Today let’s celebrate that 100 years ago women gained the right to vote. The struggle for women’s suffrage was marked on the 6th February 1918 with a milestone victory. It wasn’t the end of women’s fight for political equality or its beginning, but it represented a landmark achieved by solidarity, persistence and the utter determination of amazing women to whom we all owe a debt of gratitude.
It was rooted in the revolutionary belief that women were not second class citizens, not inferior to men and should not be subordinate to men. Harriet Harman MP
The battle for political equality is not over, but over the last 100 years women have made huge strides forward. Today in the 21st Century the campaign for equality is fought on many fronts not just the right to vote or to take part in politics, to stand and be elected, to lead and shape our futures, but also the #metoo movement; the right to education for girls in Africa; the battle for equality in law for women in countries around the world; the fight to end slavery and sex trafficking.
That now in our country 208 Members of Parliament are women is a huge achievement, but it isn’t good enough. It isn’t even parity. We want gender parity. We want equality to mean equal in every sense of the word.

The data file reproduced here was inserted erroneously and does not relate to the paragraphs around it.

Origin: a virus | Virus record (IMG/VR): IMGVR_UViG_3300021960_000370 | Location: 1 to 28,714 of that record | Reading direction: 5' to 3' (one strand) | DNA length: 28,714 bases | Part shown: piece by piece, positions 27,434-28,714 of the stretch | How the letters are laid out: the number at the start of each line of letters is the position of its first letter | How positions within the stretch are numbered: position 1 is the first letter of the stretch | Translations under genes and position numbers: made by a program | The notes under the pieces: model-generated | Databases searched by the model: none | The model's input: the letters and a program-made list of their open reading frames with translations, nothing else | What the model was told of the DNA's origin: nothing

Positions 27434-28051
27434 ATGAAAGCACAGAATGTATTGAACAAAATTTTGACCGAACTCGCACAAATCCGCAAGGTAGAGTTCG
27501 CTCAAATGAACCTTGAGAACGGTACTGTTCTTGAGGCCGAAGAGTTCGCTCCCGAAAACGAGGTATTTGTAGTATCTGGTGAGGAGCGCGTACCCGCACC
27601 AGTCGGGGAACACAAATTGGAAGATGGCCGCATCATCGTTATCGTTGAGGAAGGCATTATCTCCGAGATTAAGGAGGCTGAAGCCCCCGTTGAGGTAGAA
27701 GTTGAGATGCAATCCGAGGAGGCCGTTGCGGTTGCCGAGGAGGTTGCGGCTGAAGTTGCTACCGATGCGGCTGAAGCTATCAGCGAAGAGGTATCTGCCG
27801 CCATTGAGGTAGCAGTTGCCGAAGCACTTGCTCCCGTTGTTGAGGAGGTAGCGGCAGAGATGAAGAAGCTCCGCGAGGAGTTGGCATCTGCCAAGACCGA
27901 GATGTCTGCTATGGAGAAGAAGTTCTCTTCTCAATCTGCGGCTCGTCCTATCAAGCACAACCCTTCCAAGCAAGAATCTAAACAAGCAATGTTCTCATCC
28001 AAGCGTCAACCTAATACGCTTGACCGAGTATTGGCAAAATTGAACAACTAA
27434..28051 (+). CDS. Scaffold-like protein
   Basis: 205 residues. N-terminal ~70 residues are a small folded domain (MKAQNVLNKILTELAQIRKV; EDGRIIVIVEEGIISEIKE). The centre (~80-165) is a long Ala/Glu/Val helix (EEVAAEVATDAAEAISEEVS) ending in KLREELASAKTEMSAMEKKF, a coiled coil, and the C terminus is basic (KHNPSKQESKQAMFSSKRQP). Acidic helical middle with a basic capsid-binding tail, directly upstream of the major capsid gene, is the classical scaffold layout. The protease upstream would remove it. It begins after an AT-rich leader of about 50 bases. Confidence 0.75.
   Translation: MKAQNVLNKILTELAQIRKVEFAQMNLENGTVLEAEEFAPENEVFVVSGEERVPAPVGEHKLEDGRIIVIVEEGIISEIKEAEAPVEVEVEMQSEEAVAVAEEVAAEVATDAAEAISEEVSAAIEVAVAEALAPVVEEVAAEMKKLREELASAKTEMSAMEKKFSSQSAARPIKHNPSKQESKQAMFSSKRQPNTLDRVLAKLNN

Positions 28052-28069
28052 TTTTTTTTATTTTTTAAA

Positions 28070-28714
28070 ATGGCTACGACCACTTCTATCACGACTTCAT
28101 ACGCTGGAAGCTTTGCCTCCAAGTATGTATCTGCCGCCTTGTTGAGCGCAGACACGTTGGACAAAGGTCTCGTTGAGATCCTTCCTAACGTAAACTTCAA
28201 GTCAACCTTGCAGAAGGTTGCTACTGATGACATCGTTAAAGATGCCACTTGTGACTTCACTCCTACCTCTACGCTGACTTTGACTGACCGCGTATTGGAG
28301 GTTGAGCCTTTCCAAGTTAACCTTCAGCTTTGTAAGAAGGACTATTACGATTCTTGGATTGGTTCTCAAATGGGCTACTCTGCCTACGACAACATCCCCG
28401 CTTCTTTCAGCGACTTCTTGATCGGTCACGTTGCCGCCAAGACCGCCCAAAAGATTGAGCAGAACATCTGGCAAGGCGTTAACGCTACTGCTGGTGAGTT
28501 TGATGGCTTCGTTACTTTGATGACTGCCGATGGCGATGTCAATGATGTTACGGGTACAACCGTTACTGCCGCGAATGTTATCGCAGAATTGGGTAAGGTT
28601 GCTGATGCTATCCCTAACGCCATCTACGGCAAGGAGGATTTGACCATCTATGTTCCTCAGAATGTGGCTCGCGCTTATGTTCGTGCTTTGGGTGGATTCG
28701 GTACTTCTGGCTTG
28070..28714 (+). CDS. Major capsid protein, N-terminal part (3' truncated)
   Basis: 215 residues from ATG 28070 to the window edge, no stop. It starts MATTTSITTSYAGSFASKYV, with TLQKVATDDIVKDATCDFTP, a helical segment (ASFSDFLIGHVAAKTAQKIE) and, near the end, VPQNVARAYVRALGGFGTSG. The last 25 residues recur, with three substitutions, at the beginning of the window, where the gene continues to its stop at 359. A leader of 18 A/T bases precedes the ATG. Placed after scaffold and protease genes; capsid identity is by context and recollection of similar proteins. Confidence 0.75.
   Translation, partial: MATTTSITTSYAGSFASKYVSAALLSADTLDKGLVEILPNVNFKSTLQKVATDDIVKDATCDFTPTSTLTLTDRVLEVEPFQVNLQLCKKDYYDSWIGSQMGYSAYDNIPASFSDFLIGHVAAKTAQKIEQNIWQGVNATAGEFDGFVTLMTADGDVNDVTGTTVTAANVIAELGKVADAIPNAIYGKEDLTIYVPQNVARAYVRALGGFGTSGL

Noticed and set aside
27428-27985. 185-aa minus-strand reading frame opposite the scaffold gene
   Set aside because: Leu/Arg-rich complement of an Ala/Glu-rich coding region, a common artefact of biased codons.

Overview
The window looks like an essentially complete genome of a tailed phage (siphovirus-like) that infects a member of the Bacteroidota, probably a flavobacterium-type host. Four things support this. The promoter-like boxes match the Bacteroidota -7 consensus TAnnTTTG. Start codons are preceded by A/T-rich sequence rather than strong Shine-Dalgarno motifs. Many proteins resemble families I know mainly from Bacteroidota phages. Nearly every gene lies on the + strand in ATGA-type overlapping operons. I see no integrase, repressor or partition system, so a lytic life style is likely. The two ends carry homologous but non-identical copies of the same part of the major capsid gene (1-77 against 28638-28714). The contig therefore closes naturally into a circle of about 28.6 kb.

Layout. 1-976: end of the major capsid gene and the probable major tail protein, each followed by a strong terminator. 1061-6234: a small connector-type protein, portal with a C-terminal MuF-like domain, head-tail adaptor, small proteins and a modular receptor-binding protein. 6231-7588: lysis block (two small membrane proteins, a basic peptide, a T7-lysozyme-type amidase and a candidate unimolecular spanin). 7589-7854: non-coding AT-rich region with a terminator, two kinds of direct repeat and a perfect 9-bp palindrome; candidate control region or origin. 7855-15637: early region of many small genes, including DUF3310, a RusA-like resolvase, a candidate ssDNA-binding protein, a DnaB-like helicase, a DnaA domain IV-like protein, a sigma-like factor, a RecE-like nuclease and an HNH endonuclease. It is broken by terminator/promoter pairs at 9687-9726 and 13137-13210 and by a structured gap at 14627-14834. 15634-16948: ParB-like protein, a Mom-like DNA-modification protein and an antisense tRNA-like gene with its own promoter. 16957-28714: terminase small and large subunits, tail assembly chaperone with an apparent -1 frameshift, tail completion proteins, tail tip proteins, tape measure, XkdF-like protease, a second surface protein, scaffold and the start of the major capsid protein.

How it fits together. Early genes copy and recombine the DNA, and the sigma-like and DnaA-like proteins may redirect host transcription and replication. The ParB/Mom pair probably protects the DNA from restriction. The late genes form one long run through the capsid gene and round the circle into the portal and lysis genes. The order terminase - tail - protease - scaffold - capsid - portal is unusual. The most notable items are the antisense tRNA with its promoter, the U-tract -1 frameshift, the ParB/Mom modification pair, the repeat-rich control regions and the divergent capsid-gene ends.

I remember being told by my grandmother that my great grandmother could only vote for half of her life and how she cherished the right she had won alongside all other women of her generation.
The battles we’ve won for maternity/paternity rights, rights in work and in pay, rights in law that protect women, but gaining the rights must be matched by seeing those rights exercised and applied. The battles won over the last 100 years have seen us make progress, but we must gather our strength to carry on the fight.
Politics can been seen through cynical eyes, jaded eyes, tired eyes that despair at the quality of politics or state of affairs – especially when their lives are made immeasurably harder by the decisions of those who never walk in their shoes. Issues that women face should help define our politics.
“You must make women count as much as men; you must have an equal standard of morals; and the only way to enforce that is through giving women political power so that you can get that equal moral standard registered in the laws of the country. It is the only way.” Emmeline Pankhurst
I want us to all pledge to get women to register to vote and to encourage our friends, colleagues, neighbours and our families to vote. Liberal democracy is under threat as never before in our world and we have to vote, to exercise the right so hard fought for. 100 years is one lifetime, it’s not that long ago, we should never forget the fight for equality is ongoing.
It is important that we come together and mark this day, but what we will say in the next 100 years when we mark this day. #useyourvote.